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British Columbia Researchers Examine Past and Future Directions in the HIV Epidemic

February 25, 2015

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Trends in Deaths

Deaths from AIDS-related causes have been falling since 1994 in B.C. In that year the rate of such deaths was 19 per 100 people. By 2013 the rate had fallen to three per 100 people. The CfE researchers noted that there were two periods when deaths due to AIDS-related complications were relatively high:

  • between 1994 and 1997
  • between 2000 and 2003

The researchers explained that during the first period, deaths likely peaked because people did not have access to ART or were taking weak regimens.

In the second period, they argue that the reason for the increase in deaths may have been due to the following two factors:

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  • In the late 1990s and for several years after, standard therapy was more complex than it is now. Back then it was routine for HIV-positive people to take many pills, two or even three times daily, with certain food and water restrictions. Furthermore, regimens in common use in that era tended to have unpleasant side effects. As a result, there was interest in interrupting treatment. Preliminary results from small studies as early as 1999 suggested that short-term interruption of ART might not lead to the appearance of life-threatening infections in some people. However, results from a very large, sophisticated and well-designed clinical trial called SMART became available several years later and showed that interrupting ART carried a high risk of harm. In particular, researchers found that such treatment interruptions increased the risk not only for AIDS-related infections but also inflammatory-related complications including heart attack, stroke and serious kidney and liver injury. Furthermore, interrupting ART was linked to a significantly increased risk of dying. Therefore, such interruptions largely came to an end.
  • In those days, available therapies, although powerful, were not well tolerated and in weighing the risks and benefits, initiating treatment was discouraged unless the need for it was relatively urgent by the standards of the day. Therefore, HIV treatment guidelines at that time encouraged doctors and patients to defer initiating ART until serious immunological dysfunction had appeared.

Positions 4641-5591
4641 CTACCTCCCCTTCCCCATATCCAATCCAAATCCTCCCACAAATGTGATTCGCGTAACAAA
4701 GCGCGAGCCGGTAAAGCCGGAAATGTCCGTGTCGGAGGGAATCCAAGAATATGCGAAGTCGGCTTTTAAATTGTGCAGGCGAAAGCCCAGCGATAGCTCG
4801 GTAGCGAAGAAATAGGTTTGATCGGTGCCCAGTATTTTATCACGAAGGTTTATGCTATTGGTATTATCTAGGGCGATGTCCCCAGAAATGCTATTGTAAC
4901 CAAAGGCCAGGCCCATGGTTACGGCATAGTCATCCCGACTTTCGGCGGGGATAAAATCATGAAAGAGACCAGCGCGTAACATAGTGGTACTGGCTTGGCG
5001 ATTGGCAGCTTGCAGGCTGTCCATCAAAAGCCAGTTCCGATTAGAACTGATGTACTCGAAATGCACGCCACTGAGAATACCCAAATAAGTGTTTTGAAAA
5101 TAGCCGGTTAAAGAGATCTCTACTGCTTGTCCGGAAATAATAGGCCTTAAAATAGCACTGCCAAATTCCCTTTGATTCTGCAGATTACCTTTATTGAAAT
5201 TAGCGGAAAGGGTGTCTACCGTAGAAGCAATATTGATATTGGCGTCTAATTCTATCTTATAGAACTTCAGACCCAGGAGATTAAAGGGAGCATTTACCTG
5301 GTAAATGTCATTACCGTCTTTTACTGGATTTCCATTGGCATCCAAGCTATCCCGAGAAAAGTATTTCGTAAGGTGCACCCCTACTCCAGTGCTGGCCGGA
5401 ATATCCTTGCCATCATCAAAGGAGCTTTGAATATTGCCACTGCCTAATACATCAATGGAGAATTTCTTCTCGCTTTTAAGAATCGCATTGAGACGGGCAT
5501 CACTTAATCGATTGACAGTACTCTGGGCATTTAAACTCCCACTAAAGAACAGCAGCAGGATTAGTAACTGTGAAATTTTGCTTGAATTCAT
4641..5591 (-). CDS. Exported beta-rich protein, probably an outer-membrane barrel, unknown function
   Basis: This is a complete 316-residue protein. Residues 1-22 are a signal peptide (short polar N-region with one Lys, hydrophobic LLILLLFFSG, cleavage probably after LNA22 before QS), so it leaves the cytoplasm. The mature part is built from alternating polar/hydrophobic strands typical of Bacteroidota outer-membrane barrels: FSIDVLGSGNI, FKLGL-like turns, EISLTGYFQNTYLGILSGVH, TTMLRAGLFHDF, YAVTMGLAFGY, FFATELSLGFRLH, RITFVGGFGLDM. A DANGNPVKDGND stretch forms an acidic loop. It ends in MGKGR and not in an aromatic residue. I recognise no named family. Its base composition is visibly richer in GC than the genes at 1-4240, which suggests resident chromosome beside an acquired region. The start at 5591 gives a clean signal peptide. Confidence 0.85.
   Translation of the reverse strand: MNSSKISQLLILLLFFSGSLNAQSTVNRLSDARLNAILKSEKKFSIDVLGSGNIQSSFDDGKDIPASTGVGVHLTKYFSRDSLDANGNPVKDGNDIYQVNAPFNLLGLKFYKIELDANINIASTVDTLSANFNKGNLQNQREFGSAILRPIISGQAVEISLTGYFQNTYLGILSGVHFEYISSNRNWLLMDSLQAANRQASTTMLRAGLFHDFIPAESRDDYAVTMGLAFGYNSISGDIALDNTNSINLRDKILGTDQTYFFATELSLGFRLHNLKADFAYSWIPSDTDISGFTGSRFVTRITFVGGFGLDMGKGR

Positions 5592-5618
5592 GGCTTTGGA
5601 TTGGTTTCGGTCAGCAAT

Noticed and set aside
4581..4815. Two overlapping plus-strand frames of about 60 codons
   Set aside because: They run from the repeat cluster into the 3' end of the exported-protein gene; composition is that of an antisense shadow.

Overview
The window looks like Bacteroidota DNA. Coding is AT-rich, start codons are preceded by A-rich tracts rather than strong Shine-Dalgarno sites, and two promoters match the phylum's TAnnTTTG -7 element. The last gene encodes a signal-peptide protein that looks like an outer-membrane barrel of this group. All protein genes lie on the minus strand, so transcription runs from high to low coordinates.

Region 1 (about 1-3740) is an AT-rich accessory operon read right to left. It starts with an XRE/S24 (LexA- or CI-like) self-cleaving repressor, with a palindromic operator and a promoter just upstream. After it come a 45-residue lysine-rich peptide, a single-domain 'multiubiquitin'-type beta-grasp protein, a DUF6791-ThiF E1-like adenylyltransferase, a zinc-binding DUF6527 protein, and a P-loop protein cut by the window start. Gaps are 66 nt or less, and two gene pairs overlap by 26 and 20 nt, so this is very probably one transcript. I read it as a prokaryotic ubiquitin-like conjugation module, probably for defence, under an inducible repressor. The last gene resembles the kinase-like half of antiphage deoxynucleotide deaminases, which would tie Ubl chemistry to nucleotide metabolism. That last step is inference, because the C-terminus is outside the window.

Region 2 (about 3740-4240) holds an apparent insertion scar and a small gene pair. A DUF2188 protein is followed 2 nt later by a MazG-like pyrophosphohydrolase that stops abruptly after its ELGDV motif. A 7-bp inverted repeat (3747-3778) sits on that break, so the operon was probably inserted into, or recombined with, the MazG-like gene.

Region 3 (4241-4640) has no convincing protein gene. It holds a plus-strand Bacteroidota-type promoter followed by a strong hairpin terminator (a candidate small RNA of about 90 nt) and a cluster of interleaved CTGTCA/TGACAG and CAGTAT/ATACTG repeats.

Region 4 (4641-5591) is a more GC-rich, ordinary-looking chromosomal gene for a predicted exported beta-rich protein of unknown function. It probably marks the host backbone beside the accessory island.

Envisioning the End of AIDS

The BC researchers made the following statement:

"Our results strengthen the evidence that programmes that aggressively distribute free ART to infected individuals have great potential to decrease [illness and death] caused by AIDS."

Furthermore, they added:

"Our data support the proposition that expanded access to ART, in the presence of evidence-based guidelines and systems to ensure early HIV diagnosis, timely ART initiation and sustained virological response, can transform AIDS from an epidemic to an endemic disease, and eventually might lead to the elimination of AIDS. However, as no curative therapy exists and lifelong suppressive ART needs high adherence for this effect to be sustained, treatment programmes and related support must be strengthened on a long-term basis."


Mind the Gap

The continuum between the offer of an HIV test to a person receiving care and treatment and having a continuously low viral load thanks to ART is a long one. This continuum is called the "cascade of care" by researchers. Here are some of the steps in a simplified version of the cascade:

  • diagnosed with HIV
  • linked to care
  • retained in care
  • in care and counselled about starting ART
  • initiated ART
  • taking ART and has an undetectable viral load

The CfE team, in a separate study, has explored the cascade of HIV care in its province and found that gaps exist. We should point out to readers that, to some degree, such gaps likely exist in other parts of Canada and in other high-income countries. Indeed, the U.S. Centers for Disease Control and Prevention (CDC) has found gaps in the U.S. cascade of HIV care.


Back to the Present Study